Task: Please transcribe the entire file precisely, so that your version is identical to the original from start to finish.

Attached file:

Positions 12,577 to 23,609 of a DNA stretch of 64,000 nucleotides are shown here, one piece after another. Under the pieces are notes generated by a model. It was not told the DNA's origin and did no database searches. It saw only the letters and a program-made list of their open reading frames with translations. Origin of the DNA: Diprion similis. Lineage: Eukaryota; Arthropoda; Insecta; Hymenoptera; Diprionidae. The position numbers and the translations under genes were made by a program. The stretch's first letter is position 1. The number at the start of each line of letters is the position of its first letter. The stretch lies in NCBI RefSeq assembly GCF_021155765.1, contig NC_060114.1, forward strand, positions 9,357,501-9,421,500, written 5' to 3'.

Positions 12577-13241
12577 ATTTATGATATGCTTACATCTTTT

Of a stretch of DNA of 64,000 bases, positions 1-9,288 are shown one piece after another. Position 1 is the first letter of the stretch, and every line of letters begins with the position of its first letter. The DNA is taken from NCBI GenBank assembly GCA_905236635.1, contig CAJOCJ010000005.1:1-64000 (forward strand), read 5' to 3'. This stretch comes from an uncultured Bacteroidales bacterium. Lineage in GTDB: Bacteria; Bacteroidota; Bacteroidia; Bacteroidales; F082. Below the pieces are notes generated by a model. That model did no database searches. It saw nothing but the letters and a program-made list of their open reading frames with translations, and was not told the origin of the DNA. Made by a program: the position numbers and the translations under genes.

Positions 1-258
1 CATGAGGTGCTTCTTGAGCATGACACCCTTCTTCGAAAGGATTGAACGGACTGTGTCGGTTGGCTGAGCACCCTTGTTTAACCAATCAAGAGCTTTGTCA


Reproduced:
Positions 12,577 to 23,609 of a DNA stretch of 64,000 nucleotides are shown here, one piece after another. Under the pieces are notes generated by a model. It was not told the DNA's origin and did no database searches. It saw only the letters and a program-made list of their open reading frames with translations. Origin of the DNA: Diprion similis. Lineage: Eukaryota; Arthropoda; Insecta; Hymenoptera; Diprionidae. The position numbers and the translations under genes were made by a program. The stretch's first letter is position 1. The number at the start of each line of letters is the position of its first letter. The stretch lies in NCBI RefSeq assembly GCF_021155765.1, contig NC_060114.1, forward strand, positions 9,357,501-9,421,500, written 5' to 3'.

Positions 12577-13241
12577 ATTTATGATATGCTTACATCTTTT

Of a stretch of DNA of 64,000 bases, positions 1-9,288 are shown one piece after another. Position 1 is the first letter of the stretch, and every line of letters begins with the position of its first letter. The DNA is taken from NCBI GenBank assembly GCA_905236635.1, contig CAJOCJ010000005.1:1-64000 (forward strand), read 5' to 3'. This stretch comes from an uncultured Bacteroidales bacterium. Lineage in GTDB: Bacteria; Bacteroidota; Bacteroidia; Bacteroidales; F082. Below the pieces are notes generated by a model. That model did no database searches. It saw nothing but the letters and a program-made list of their open reading frames with translations, and was not told the origin of the DNA. Made by a program: the position numbers and the translations under genes.

Positions 1-258
1 CATGAGGTGCTTCTTGAGCATGACACCCTTCTTCGAAAGGATTGAACGGACTGTGTCGGTTGGCTGAGCACCCTTGTTTAACCAATCAAGAGCTTTGTCA